Last month, we gathered our entire supply chain in San Francisco for the annual Intelligentsia Extraordinary Coffee Workshop. The event itself is nothing new: this is the ninth year in a row we have convened our Direct Trade partners from around the world for ECW, a week of talking and tasting coffee together with the growers, millers and exporters in our supply chain. What was new for 2017 was this: the Intelligentsia Extraordinary Coffee Competition.

A Coffee Battle Royale

We invited all our Direct Trade partners to send us just two kilos of the very best coffee they could produce. We received plenty of special submissions just for the occasion. Since many growers in our supply chain had already sent us their best coffees of the season, we put all the special submissions we received up against every one of the single-origin coffees already in our inventory. The end result was something like a coffee battle royale: nearly 60 coffees from 13 countries in the ring, all competing for the title Best in Show.

There were lots of other prizes based on different criteria, including geography (Best of the Americas, Best of Africa, Best Northern Hemisphere, Best Southern Hemisphere), farm size (Best Smallholder Coffee) and cup profile (Fruit Basket Award, Sugar Cane Award and Clarity Award). And we created a Best in Inventory Award so we could celebrate the most extraordinary coffee on our menu.

The Rules

The coffees were randomly assigned three-digit numerical codes and then randomly reassigned three-letter alphabetical codes as part of a double-blind procedure that kept nearly everyone involved in the process from unlocking the identities of the coffees until scoring was completed. The action progressed through multiple rounds, with competitors gradually eliminated along the way. The opening round took place at the cupping lab in our Chicago Roasting Works with a core Quality Control team that evaluated every sample using the Intelligentsia cupping form and narrowed the field of nearly 60 entries to 10 finalists based on overall score. Each entrant was eligible to send only one lot to the finals to maximize the diversity of the profiles on the 10-top table that would be cupped at ECW. Samples of each of those 10 coffees were transported to San Francisco by our Vice President Geoff Watts in advance of ECW in a locked briefcase that was handcuffed to his wrist. For real.

There, the panel for the finals consisted of our entire Direct Trade supply chain: growers, millers, exporters, importers, green coffee buyers, roasters and baristas. In keeping with the event’s focus on technology, the finals were scored on smartphones using the Cropster Cup app and a customized form specifically developed for the event by our friends at Cropster. That form included just four categories: sweetness, acidity, clarity and overall score. The three subcategories were selected as a kind of calibration and part of the joint sensory exercises that are an important part of every ECW event. These are the categories that carry the most weight as we evaluate coffees for purchase, and we wanted to underscore the relationship between these specific categories and our perception of overall quality. The results of that exercise were unambiguous: the coffee that had the highest overall score also had the highest score in each of these subcategories.  To determine a winner, the overall scores from both the Chicago cuppings and the finals at ECW in San Francisco were combined and averaged.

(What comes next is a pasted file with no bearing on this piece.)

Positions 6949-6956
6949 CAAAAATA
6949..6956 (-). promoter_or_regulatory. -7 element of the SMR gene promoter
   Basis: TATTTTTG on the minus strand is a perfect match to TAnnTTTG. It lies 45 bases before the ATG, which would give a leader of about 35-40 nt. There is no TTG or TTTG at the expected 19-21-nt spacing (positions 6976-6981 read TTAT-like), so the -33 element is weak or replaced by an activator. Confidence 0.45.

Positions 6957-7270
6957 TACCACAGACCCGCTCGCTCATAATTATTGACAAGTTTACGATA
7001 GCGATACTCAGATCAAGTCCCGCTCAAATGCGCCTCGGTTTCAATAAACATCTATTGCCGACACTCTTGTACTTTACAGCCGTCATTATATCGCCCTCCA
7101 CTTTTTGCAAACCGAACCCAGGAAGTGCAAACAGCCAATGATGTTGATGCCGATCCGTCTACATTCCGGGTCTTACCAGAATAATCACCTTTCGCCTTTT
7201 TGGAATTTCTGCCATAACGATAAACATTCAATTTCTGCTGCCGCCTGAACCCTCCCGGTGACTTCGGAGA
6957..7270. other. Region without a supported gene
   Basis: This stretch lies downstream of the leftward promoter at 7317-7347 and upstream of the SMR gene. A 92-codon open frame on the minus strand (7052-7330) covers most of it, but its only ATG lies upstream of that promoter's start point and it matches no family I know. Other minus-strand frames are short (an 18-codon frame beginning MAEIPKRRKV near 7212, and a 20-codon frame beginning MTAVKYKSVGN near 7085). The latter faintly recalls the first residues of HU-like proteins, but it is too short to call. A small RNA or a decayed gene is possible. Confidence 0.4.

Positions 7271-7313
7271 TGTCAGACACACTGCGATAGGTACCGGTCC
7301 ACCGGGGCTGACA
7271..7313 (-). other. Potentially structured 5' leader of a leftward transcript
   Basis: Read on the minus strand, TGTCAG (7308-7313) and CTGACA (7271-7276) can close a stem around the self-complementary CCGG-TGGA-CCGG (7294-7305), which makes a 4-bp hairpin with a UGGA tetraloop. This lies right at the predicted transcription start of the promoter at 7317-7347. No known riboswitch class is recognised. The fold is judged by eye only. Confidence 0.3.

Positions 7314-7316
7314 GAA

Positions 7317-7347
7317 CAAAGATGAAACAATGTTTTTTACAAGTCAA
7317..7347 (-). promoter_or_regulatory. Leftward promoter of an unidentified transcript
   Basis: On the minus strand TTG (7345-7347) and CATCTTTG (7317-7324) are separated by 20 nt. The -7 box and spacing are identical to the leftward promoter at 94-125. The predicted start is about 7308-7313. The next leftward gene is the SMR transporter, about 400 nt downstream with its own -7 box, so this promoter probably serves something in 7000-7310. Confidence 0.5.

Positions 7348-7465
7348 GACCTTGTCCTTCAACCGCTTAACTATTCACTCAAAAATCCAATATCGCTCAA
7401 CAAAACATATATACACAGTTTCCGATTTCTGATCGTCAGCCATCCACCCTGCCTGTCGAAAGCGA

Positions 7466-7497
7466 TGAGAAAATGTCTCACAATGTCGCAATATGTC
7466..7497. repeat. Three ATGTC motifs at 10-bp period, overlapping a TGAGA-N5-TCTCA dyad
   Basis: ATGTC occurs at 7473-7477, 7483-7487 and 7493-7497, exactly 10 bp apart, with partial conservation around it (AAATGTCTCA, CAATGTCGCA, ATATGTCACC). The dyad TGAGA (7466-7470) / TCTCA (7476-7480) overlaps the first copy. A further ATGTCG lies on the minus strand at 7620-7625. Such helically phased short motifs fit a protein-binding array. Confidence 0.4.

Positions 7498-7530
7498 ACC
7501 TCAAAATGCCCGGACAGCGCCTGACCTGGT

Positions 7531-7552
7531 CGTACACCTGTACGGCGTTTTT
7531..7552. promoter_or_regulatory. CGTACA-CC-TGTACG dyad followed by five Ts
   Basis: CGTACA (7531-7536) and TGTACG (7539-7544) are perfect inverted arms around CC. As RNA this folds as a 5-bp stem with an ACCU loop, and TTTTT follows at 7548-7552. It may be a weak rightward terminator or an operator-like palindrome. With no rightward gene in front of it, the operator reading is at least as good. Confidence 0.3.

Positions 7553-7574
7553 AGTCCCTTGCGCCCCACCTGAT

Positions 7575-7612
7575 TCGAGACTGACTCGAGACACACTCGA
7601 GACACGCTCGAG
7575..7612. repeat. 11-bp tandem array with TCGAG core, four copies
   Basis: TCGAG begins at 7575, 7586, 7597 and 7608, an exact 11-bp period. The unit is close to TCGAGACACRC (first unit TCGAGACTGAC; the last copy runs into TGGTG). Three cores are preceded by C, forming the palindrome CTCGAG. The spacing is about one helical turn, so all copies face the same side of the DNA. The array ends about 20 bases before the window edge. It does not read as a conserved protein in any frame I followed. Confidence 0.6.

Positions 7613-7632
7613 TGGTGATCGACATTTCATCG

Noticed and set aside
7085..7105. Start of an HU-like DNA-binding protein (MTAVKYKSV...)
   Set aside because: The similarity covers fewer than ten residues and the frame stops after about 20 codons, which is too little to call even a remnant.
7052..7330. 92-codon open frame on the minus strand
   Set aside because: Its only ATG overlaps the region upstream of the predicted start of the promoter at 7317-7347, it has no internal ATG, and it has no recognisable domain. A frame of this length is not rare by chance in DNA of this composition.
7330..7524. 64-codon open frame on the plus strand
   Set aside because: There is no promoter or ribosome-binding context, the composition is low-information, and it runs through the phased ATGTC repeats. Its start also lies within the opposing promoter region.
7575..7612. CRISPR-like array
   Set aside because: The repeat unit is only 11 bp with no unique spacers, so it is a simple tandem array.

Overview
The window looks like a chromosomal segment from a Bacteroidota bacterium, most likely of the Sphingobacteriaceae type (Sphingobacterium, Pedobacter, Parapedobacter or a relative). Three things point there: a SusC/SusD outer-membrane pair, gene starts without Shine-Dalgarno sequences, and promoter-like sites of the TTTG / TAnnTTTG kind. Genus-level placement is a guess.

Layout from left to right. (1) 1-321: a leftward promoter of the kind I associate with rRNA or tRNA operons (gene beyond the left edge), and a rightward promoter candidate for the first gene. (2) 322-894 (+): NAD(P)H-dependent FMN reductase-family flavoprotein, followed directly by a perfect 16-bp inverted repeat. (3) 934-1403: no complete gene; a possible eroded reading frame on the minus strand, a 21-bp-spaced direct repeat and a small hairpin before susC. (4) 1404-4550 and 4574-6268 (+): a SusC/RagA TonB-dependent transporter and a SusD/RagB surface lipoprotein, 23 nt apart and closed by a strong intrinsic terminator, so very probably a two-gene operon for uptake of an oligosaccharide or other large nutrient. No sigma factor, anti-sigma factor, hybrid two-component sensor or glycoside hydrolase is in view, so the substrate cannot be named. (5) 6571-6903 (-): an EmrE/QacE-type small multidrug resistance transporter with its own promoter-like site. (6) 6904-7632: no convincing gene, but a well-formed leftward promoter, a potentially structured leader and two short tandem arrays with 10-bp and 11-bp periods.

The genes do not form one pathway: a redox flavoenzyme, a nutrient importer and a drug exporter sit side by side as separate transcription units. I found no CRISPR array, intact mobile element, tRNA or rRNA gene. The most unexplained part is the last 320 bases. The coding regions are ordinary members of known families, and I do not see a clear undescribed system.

Best (and Second-Best) in Show

Best in Show was a stunning and beautiful Gesha varietal from the Gesha Village Estate in southwestern Ethiopia. It was a lot carefully assembled for purposes of the competition and not available for purchase. A close second, and Best in Show runner-up, was a coffee from our inventory:, a complex, crisp, clean coffee from Kenya that had been waiting patiently in the wings for its turn to fly on our menu under the Kunga Maitu banner.

We are delighted to make that coffee available to you as a special release: the ECW Best in Inventory Award Kunga Maitu Kenya. This outsized coffee represents the best of Intelligentsia. With huge flavors of candied grapefruit, chamomile and clove, we think you will understand why.  The ECW Best in Inventory Award Kunga Maitu Kenya is available now for purchase HERE, nd we are featuring it on the menus of all of our Coffeebars nationwide from Saturday, October 14 to Saturday, October 21.

The full list of winners from the inaugural Intelligentsia Extraordinary Coffee Competition follows:

 

Best in Show
Rachel Samuel Overton and Adam Overton
Gesha Village Coffee Estate, Ethiopia
washed Original Gesha

Best in Inventory
Intelligentsia Kunga Maitu Kenya
Kainamui lot
washed SL-28, SL-34, Riuru 11

Best of Africa
Rachel Samuel Overton and Adam Overton
Gesha Village Coffee Estate, Ethiopia
washed Gesha

Best of the Americas
Cielo y Nilson López
Fincal El Gallineral, Colombia
honey Geisha

Best Northern Hemisphere
Rachel Samuel Overton and Adam Overton
Gesha Village Coffee Estate, Ethiopia
washed Gesha

Best Southern Hemisphere
Mariana and Carlos Iturralde
Finca Takesi, Bolivia
washed Geisha (coming soon to the Intelligentsia menu!)

Best Smallholder Coffee
Mary Maina Manyeki
Manyeki Estates, Kenya
washed SL-28, SL-34

Fruit Basket Award
Rachel Samuel Overton and Adam Overton
Gesha Village Coffee Estate, Ethiopia
washed Gesha

Sugar Cane Award
Rachel Samuel Overton and Adam Overton
Gesha Village Coffee Estate, Ethiopia
washed Gesha

Clarity Award
Rachel Samuel Overton and Adam Overton
Gesha Village Coffee Estate, Ethiopia
washed Gesha